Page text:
Primary school teacher publishes ‘relatable’ funny children’s stories

Mr Parsons, who previously worked at Tangmere Academy in Chichester, and Bartons Primary in Bognor Regis, has been telling his 'Pink Pants' stories for 20 years.
Mr Parsons, who previously worked at Tangmere Academy in Chichester, and Bartons Primary in Bognor Regis, has been telling his 'Pink Pants' stories for 20 years.

A series of ‘relatable’ funny children’s stories have been published by a Petworth CofE Primary School teacher.

My Brother Wears Pink Pants is a collection of ‘poetry style’ short stories about Tim Parsons and his younger brother growing up together.

Mr Parsons, who compared the style of his stories to that of English children's novelist Michael Rosen, believes his work will appeal to lots of different children.

Mr Parsons, who compared the style of his stories to that of English children's novelist Michael Rosen, believes his work will appeal to lots of different children.

Mr Parsons, who previously worked at Tangmere Academy in Chichester, and Bartons Primary in Bognor Regis, has been telling his 'Pink Pants' stories for 20 years but only recently made the decision to make them available to the public on Amazon.

He said: “I have been teaching primary age children for about 20 years and when I started teaching, I was telling my classes funny stories about me and my brother when we were growing up together.

“They were quite boring for me, but they found them really funny. As the years went on, I just added more and more stories to them and used a bit of poetic licence to make them more funny.

“I was then told a couple of years ago to write them all down and nowadays with Amazon kindle I looked into getting it published. I then self published it through the Amazon Kindle platform and paperback and its gone live about a week ago now. I’ve had lots of nice comments about it.

“I just thought why not. I’ve been teaching quite a while and it would be nice to share it for other people to enjoy. There have been quite a few downloads which is nice.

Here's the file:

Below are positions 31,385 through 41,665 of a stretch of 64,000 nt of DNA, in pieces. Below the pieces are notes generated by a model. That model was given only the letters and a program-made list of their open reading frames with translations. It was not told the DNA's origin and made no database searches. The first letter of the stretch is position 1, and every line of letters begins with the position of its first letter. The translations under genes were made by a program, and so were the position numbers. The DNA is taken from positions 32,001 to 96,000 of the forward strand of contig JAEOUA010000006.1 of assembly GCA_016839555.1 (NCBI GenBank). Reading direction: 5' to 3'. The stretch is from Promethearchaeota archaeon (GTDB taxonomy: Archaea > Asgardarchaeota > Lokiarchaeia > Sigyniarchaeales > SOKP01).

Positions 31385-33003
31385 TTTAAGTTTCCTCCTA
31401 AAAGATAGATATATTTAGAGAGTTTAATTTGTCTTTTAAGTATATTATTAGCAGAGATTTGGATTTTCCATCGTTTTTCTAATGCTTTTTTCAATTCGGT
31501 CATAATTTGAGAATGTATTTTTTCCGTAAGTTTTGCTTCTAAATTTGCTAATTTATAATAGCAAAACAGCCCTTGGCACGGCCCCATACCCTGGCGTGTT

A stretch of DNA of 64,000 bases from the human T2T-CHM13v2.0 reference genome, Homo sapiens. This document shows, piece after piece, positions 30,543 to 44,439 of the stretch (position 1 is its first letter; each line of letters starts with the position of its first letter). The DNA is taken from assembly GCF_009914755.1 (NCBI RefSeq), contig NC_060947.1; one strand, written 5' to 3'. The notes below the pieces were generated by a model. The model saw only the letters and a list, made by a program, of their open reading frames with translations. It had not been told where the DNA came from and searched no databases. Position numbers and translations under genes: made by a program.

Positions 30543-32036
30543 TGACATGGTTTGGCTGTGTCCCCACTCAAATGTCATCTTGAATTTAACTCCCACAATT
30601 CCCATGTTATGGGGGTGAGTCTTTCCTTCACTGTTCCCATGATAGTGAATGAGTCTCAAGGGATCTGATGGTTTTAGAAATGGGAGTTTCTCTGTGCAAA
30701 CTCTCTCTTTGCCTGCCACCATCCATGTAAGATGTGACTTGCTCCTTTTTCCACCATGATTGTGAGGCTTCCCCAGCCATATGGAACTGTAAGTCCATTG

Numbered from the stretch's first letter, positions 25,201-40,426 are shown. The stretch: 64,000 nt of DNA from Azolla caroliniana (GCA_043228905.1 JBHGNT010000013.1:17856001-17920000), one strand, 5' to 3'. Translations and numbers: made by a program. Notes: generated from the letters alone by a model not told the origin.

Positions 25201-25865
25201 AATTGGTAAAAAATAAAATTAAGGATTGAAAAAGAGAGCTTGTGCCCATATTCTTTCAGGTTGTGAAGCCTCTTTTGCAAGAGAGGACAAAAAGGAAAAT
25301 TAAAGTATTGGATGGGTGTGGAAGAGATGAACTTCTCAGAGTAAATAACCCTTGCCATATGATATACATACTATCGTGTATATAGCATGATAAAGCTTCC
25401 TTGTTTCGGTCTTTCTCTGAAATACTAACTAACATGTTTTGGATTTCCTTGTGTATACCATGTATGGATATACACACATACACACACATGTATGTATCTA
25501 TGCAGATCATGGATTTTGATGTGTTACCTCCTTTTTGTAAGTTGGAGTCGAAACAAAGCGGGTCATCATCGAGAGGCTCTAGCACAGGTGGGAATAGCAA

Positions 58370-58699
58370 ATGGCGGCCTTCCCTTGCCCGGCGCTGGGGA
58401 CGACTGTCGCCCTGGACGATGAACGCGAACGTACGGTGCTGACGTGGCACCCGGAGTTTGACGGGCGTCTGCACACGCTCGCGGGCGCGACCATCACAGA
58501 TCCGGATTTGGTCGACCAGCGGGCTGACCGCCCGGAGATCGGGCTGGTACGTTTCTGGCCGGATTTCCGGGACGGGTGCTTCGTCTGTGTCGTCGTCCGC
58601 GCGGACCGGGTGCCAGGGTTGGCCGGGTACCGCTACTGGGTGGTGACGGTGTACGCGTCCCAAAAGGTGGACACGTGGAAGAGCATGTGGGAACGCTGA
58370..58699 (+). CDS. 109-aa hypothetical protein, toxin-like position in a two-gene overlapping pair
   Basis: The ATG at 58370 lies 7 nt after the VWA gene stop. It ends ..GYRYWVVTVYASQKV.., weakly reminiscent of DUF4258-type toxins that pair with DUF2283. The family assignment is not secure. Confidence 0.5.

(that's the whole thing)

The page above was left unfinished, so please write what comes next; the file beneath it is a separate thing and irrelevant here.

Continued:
“The kids at school are excited about it. I’ve got two boys of my own the same age as I was in the stories. They’re just silly little stories about falling down the stairs, jumping on beds, going on holiday, are we there yet type stuff which kids can relate to. When I tell them at school, they go ‘oh yeah I do that’.”

'Grandad Blows Off', Stair Slide, The Bunk Bed, Flying Saucers, Where's My Hamster? and Freddie Loses His Head are just some of the stories that have left Mr Parsons’s pupils in ‘hysterics’.

Mr Parsons, who compared the style of his stories to that of English children's novelist Michael Rosen, believes his work will ‘appeal to lots of different children’.

He added: “I’ve taught in about four or five schools now and it wasn’t just my class that enjoyed it in one school.

“Everytime I moved schools, I would read them out from a notepad or make them up. They all found that funny, from year ones right up to year six/seven.

“At first I just thought it was my class being nice to me but I would often read them out in assemblies to classes I didn’t know very well and had the whole school in hysterics.

“I have kids come up to me at break time telling me what story they liked, saying that they can relate to them.

“They are easy reads. They are Michael Rosen style poetry books. You’d probably call them narrative poems.

“They are stories set out in a poem format which the kids really like. The reluctant readers really like that style because it’s not so scary and doesn’t put them off. It looks nice on the page and it is easy to read.

“It appeals to lots of different children, both able and the less able.”

Mr Parsons has always had a ‘passion for writing’ and often writes his own stories as a style model when teaching his pupils.

“I used to love writing stories at school and even as a teacher I am often writing my own stories,” he said.

“If we are learning about a particular genre of writing, I might write my own version and pack it full of stuff I really want them to learn and we would pick it apart in class and learn together and improve it.

“It’s a sort of model showing that everyone can be a writer and you can have a go. It’s always been a bit of passion and the children benefit from that.”

Mr Parsons is unsure if this book will be the first of many to come, but said that a future book would be based on his own children.

He said: “I will see how this one goes first but if I did another one it would probably be about my own children.

“They are the same age as I was in these stories now, at nine and six, and there are hundreds of things I’ve seen them do over the years that I found funny.

“I could probably write three or four books on those two. It’s something that I could do in the future.”